Celebrating Black History Month: A House Divided: African American Workers Struggle Against Segregation
Throughout the 19th and early 20th century, the labor movement struggled to overcome racism in the midst of a society divided by race. In 1866, the National Labor Union declared it would admit members regardless of an individual’s color or nationality believing unity was key to union strength. However, its affiliated unions continued to exclude or segregate workers by race, as white members tried to limit competition from African Americans for jobs. In response, Frederick Douglass and other progressive leaders supported the creation of new union organizations, such as the “Colored” National Labor Union, to organize against discrimination by employers and the labor movement.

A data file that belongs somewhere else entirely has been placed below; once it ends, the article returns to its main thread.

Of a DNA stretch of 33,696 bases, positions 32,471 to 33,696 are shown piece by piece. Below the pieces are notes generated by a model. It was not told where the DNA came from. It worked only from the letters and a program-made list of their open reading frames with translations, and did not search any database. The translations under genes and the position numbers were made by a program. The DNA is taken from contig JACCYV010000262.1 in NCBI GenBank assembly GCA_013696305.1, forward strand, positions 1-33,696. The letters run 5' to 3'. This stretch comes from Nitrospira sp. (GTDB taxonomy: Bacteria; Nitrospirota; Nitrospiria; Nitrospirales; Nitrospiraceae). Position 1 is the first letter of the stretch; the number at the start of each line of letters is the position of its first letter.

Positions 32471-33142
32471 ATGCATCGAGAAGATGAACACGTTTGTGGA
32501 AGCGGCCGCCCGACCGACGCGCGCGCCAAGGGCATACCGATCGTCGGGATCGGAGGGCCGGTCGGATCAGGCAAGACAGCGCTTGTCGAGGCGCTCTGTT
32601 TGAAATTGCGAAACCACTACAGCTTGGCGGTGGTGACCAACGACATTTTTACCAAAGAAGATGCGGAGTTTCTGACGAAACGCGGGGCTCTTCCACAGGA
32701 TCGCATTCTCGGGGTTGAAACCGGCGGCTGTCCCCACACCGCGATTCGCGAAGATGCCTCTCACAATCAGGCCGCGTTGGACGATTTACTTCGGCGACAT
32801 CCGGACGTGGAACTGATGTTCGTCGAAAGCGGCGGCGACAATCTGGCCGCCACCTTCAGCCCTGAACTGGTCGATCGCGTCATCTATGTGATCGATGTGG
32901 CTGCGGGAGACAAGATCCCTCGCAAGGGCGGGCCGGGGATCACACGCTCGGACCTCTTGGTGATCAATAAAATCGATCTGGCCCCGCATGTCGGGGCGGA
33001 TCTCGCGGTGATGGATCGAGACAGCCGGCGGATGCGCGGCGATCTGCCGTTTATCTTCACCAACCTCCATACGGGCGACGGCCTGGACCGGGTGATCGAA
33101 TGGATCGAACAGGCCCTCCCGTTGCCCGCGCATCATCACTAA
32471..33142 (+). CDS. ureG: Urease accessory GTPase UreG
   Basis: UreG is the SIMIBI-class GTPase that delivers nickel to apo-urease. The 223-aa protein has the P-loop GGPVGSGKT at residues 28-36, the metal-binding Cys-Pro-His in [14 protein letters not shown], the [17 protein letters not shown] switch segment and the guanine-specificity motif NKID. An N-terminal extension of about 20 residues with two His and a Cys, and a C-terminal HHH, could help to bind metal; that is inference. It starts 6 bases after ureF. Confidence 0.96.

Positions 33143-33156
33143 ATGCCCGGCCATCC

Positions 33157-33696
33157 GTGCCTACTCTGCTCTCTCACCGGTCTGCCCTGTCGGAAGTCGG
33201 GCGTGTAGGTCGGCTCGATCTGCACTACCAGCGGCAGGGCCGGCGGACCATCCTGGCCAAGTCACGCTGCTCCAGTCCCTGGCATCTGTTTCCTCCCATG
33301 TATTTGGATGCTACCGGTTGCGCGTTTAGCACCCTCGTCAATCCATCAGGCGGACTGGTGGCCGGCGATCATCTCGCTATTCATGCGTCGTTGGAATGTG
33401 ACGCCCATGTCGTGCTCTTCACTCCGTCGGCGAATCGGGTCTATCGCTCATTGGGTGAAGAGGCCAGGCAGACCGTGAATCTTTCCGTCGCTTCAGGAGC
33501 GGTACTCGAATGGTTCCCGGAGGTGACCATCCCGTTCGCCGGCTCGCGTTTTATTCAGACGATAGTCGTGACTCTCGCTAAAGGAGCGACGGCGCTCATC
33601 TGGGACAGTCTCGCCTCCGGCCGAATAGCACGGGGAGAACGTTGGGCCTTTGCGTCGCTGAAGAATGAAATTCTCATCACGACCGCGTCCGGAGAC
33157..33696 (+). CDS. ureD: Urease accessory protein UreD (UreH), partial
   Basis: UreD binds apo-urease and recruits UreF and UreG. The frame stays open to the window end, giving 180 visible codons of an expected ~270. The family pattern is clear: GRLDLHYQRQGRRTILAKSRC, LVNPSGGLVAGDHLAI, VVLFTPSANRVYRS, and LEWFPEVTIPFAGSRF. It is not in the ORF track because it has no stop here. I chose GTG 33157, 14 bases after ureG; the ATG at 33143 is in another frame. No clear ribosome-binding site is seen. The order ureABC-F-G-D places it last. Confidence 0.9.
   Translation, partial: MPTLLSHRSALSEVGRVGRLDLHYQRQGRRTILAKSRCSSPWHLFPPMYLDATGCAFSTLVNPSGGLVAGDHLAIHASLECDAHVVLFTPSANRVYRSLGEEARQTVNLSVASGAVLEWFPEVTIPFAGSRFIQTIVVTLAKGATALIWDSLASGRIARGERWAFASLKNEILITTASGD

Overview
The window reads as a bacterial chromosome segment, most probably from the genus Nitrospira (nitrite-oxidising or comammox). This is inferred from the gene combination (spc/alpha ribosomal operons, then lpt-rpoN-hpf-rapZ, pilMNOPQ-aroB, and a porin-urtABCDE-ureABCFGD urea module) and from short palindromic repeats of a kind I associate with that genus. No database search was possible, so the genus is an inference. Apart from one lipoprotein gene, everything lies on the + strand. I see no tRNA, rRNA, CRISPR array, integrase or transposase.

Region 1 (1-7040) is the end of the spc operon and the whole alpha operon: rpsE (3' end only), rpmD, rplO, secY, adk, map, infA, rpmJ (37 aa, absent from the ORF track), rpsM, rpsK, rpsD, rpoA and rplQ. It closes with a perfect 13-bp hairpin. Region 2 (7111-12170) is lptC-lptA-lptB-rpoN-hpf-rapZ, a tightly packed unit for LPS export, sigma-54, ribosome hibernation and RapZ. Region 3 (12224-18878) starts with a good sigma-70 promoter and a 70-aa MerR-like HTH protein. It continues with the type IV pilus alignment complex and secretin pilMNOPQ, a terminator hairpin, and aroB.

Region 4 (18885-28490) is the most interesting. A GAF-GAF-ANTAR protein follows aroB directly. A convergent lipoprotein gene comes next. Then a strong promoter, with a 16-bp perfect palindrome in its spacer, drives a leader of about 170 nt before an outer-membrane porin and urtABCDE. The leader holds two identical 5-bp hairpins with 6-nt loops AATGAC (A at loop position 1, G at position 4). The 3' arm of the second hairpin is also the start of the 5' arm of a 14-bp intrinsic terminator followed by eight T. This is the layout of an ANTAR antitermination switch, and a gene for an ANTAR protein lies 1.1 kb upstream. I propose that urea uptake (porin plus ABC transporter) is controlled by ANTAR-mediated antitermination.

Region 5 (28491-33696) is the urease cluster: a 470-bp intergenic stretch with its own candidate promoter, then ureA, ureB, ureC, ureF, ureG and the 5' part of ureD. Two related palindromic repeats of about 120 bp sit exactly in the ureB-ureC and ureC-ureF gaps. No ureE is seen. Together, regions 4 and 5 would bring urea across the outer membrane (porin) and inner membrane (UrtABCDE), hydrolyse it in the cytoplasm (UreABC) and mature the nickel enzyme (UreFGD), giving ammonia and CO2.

In the 1880s, a new national labor organization arose, the Knights of Labor. The Knights vowed to admit workers of all races and nationalities, but this principle did not prevent the organization from tolerating segregated assemblies in the South. After the Knights were decimated by an employer backlash, the American Federation of Labor (AFL) revived the labor movement by organizing skilled workers. At its founding convention, the AFL required all affiliates to pledge that their members would never “discriminate against a fellow worker on account of color, creed or nationality.” Unfortunately, by 1895, the AFL reversed this position and allowed new affiliates to prohibit African Americans from joining their ranks. In many unions that had no color barrier, African American members continued to be segregated into local unions which limited their membership rights and employment opportunities.
Frederick Douglass (1818-1895) was one of America’s most important champions of equality and the right to organize a union. In 1872, Douglass was elected president of the “Colored” National Labor Union, and the publication he edited, The New National Era , became the union’s official newspaper. Portrait, circa 1880s-1890s.AFL-CIO Still Images, Morris B. Schnapper Collection.
Many thanks to University of Maryland Libraries for sharing this moment in history.